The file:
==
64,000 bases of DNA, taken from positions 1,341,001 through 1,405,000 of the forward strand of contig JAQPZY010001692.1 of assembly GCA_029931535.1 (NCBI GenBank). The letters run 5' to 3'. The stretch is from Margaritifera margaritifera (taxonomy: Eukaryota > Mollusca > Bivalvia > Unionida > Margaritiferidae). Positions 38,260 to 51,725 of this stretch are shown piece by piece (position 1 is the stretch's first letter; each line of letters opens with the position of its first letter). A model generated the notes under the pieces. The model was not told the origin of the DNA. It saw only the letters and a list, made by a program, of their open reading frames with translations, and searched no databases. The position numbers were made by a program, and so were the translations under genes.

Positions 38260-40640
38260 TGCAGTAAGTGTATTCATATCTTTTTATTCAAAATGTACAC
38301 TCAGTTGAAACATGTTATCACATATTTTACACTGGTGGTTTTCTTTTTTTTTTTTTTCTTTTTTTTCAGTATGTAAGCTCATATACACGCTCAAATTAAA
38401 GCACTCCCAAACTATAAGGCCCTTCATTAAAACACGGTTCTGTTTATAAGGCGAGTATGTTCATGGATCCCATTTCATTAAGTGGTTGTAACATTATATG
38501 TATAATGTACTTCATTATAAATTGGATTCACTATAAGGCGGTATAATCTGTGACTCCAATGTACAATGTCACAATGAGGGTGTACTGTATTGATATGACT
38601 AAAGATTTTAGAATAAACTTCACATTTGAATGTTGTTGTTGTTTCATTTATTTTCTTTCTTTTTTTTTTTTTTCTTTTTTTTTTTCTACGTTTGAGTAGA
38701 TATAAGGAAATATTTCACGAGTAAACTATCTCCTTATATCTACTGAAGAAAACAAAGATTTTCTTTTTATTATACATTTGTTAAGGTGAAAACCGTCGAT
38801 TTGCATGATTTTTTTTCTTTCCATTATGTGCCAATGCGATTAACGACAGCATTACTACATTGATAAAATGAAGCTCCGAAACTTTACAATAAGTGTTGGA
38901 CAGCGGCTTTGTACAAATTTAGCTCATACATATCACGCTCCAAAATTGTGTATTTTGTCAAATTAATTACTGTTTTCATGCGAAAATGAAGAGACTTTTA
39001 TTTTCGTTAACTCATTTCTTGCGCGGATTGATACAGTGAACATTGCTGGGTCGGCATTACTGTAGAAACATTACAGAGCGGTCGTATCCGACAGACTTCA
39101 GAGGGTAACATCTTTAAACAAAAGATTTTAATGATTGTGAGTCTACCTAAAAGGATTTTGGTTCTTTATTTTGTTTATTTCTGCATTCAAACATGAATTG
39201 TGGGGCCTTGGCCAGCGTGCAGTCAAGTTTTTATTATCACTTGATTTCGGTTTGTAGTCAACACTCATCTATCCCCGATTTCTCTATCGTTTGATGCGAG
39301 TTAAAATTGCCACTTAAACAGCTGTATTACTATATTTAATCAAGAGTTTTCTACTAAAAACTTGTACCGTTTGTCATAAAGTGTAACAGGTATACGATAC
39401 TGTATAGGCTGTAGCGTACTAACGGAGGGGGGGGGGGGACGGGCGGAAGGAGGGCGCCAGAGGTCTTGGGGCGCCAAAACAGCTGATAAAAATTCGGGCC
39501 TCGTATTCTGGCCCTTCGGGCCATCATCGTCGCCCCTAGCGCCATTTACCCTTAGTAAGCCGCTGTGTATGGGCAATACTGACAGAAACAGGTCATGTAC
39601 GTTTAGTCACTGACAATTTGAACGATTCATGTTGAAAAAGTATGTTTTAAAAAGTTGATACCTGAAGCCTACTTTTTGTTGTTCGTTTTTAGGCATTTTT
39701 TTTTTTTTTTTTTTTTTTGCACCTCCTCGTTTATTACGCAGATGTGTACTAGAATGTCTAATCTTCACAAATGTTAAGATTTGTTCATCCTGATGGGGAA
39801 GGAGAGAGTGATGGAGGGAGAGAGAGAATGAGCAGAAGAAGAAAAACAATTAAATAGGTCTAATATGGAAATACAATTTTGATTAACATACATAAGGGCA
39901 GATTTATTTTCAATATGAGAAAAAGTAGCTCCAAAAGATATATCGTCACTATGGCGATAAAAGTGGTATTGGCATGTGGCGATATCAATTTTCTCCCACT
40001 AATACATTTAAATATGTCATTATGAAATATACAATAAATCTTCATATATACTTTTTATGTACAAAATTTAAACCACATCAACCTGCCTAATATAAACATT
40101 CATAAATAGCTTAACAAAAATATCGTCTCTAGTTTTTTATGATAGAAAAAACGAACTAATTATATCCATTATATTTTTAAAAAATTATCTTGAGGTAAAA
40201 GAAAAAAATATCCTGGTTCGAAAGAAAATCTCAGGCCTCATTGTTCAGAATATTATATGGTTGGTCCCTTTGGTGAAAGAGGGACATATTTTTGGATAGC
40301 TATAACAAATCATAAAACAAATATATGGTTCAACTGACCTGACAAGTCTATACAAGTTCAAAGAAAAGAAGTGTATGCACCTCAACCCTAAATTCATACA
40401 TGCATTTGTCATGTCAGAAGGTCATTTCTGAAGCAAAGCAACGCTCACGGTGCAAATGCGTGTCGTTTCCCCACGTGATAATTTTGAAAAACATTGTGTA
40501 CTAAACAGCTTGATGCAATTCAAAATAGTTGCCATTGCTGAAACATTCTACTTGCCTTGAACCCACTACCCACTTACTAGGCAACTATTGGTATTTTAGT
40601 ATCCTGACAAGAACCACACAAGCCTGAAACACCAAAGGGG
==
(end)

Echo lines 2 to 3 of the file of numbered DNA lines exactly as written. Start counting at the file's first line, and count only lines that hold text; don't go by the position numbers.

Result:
Positions 38260-40640
38260 TGCAGTAAGTGTATTCATATCTTTTTATTCAAAATGTACAC